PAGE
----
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UK Parliamentary Debate

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Parliamentary Vote on 26 October 2016

Motion: That this House supports efforts to bring about a cessation of hostilities and provide humanitarian relief in Yemen, and notes that the country is now on the brink of famine; condemns the reported bombings of civilian areas that have exacerbated this crisis; believes that a full independent UN-led investigation must be established into alleged violations of international humanitarian law in the conflict in Yemen; and calls on the Government to suspend its support for the Saudi Arabia-led coalition forces in Yemen until it has been determined whether they have been responsible for any such violations.

Result: Ayes 193, Noes 283 (so motion failed)
See details of how MP's voted here
House of Lords debate, 13 October 2016
Oral question 4: Reassessing the licensing of UK weapons sales to Saudi Arabia since the beginning of the conflict in Yemen, 11:35:44 to 11:42:53
House of Lords debate, 28 January 2016
Urgent Question: Arms sales to Saudi Arabia
13:49:08 to 14:03:47

Angus Robertson, the SNP's leader at Westminster, raises the conflict in Yemen at Prime Minister's Questions
20 January 2016

UK Government Report, 2 February 2016

On Wednesday 27 January 2016, the UK’s International Development Committee, chaired by MP Stephen Twigg, heard evidence from non-governmental organisations, from the Department of International Development (DFID) and from Foreign and Commonwealth Office Ministers on the humanitarian crisis in Yemen and the UK Government's response. On the same day, the Guardian published an informative article by Stephen Twigg entitled 'Yemen: the devastation of a nation, largely ignored'.

On 2 February Stephen Twigg wrote the following report which describes the situation very accurately, and clearly exposes the UK’s paradoxical foreign policy towards Yemen. With its left hand of aid, the UK government demonstrates a compassionate response to help Yemen’s unfolding humanitarian catastrophe. At the same time, with its right hand it defends its sale of arms to Saudi which is fuelling the conflict and making aid ever more necessary.
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View full report
On the positive side, both PM David Cameron and Foreign Secretary Philip Hammond were recipients of the above report. Such an expose of the government’s paradoxical policy reflects growing pressure on those at the top to come clean. They cannot hide behind carefully spun scripted statements for ever.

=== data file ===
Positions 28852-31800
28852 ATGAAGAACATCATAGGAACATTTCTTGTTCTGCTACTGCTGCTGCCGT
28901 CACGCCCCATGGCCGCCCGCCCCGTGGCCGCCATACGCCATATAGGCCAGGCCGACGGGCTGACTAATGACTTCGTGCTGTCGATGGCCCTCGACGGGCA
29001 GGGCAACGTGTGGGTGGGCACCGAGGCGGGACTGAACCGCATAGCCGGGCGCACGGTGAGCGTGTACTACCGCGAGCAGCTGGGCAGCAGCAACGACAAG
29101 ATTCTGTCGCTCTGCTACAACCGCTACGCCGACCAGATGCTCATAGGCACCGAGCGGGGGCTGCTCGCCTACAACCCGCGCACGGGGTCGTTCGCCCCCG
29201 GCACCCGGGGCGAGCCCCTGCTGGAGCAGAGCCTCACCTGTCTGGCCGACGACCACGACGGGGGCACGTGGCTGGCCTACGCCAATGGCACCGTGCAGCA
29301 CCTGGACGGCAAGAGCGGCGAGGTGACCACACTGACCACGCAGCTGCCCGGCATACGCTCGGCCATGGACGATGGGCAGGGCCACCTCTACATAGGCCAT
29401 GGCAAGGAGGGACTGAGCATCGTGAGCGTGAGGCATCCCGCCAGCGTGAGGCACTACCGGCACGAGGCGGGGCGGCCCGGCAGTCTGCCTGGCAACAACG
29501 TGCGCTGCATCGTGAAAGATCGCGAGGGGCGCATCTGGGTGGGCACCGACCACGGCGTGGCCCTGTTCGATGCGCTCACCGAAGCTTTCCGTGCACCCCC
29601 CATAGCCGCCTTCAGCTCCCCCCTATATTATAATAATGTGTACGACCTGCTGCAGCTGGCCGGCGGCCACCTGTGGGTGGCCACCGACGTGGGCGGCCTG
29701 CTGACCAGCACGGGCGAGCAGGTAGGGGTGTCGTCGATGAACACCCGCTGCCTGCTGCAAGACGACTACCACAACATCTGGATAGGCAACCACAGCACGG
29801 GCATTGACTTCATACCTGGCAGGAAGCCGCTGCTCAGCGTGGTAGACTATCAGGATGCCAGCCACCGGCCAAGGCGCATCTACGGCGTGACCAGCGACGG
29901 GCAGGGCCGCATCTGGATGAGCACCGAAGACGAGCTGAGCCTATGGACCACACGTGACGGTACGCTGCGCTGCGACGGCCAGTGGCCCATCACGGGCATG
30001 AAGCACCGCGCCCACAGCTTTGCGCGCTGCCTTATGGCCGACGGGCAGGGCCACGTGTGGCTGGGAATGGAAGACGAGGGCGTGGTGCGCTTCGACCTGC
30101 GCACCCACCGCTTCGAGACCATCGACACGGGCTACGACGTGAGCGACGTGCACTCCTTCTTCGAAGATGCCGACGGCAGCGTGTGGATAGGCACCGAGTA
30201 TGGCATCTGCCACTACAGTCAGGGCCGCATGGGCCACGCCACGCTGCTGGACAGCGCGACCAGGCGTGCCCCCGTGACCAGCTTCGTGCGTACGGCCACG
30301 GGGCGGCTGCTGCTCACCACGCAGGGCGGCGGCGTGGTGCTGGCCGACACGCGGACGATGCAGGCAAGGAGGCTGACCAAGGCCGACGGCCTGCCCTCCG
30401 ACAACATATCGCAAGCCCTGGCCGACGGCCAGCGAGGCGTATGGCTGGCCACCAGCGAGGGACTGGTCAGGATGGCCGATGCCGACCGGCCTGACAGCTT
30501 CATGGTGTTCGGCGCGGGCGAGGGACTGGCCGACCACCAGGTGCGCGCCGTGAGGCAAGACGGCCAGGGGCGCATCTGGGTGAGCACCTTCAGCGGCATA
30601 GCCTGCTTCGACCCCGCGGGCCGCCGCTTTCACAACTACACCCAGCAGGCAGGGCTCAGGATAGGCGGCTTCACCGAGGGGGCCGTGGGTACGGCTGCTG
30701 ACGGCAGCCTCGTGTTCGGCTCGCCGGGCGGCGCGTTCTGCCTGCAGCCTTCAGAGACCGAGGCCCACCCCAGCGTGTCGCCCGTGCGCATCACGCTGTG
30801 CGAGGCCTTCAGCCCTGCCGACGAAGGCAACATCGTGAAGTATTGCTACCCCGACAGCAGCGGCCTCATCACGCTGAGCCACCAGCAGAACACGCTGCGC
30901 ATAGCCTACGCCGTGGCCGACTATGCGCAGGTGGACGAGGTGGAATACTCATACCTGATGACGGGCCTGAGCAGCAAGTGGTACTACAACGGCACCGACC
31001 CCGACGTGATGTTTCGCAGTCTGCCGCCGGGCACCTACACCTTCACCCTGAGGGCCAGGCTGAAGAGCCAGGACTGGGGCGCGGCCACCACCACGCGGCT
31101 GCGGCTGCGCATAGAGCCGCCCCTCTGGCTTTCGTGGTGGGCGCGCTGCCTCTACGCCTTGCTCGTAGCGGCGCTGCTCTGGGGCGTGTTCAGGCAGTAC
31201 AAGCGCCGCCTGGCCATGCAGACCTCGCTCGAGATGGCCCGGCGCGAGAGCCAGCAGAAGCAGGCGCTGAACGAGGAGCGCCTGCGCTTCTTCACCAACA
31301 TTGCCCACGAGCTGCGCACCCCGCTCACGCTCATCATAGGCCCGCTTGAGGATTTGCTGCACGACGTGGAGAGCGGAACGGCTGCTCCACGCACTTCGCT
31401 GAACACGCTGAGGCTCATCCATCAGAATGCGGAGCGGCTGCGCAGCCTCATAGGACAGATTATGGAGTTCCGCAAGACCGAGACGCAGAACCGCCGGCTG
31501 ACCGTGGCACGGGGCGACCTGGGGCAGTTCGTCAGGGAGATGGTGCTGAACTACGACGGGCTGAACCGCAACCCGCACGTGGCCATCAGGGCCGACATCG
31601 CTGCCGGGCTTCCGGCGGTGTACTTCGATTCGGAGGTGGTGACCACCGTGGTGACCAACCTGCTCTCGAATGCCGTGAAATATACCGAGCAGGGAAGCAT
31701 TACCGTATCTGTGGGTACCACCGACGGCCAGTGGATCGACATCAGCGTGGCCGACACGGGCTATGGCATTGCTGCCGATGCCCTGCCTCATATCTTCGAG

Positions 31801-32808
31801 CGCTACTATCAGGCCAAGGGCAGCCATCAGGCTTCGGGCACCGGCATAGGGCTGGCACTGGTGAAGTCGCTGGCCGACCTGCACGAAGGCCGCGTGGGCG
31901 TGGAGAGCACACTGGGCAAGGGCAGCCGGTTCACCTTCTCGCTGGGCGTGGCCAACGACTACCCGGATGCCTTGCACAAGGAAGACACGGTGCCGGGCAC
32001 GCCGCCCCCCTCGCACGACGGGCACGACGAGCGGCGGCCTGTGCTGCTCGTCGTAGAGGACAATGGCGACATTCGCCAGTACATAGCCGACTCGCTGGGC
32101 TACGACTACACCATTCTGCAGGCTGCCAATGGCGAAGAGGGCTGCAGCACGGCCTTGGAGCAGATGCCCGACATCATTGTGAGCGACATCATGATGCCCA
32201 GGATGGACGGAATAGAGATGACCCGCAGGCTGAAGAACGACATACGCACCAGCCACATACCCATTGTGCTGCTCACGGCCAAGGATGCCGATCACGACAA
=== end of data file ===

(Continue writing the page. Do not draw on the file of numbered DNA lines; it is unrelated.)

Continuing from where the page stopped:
The first meeting (above) starts at 1pm, and the committee questions a panel of four expert witnesses on the Yemen crisis, as follows:

Julien Harneis, Head of UNICEF Yemen
Josephine Hutton, Regional Programme Manager, Middle East, Oxfam
Grant Pritchard, Director of Advocacy, Media and Communications on Yemen, Save the Children
Roy Isbister, Head of Arms Unit, Saferworld

I found this meeting encouraging in that it demonstrates that DfID (the Department for International Development) has a real desire to understand the facts about Yemen and to provide humanitarian assistance to the Yemeni people. However, it is also very clear from this meeting that the UK has a paradoxical policy towards Yemen. On the one hand, DfID is providing humanitarian assistance. On the other hand, the policy of the FCO (Foreign and Commonwealth Office) to support the Saudi-led coalition and to continue its licencing of arms sales to Saudi is undermining the efforts of DfID. The first meeting makes it very clear that the UK must stop its arms sales to Saudi.
The second meeting (above) starts at 2.00pm, and the committee questions the following members of the UK government:

Rt Hon Desmond Swayne MP, Minister of State for International Development
Juliette John, Head of DFID Yemen, Department for International Development
Tobias Ellwood MP, Parliamentary Under-Secretary of State for the Foreign and Commonwealth Office
Nicholas Alton, Deputy Head of Arabian Peninsula and Iran, Foreign and Commonwealth Office

This second meeting is very disappointing in that it demonstrates the government's clear and unwavering support for the Saudi-led coalition, as well as justification for its refusal to support the Dutch call for an independent enquiry into human rights violations in Yemen. The meeting closes with Stephen Twigg saying, "On that rather unsatisfactory note, I think we have run out of time", which about says it all.

You can view a typed transcript of both meetings here.

You can download Stephen Twigg’s report here:


This is a good report to reference if you decide to write to your local MP about UK arms sales to Saudi Arabia.

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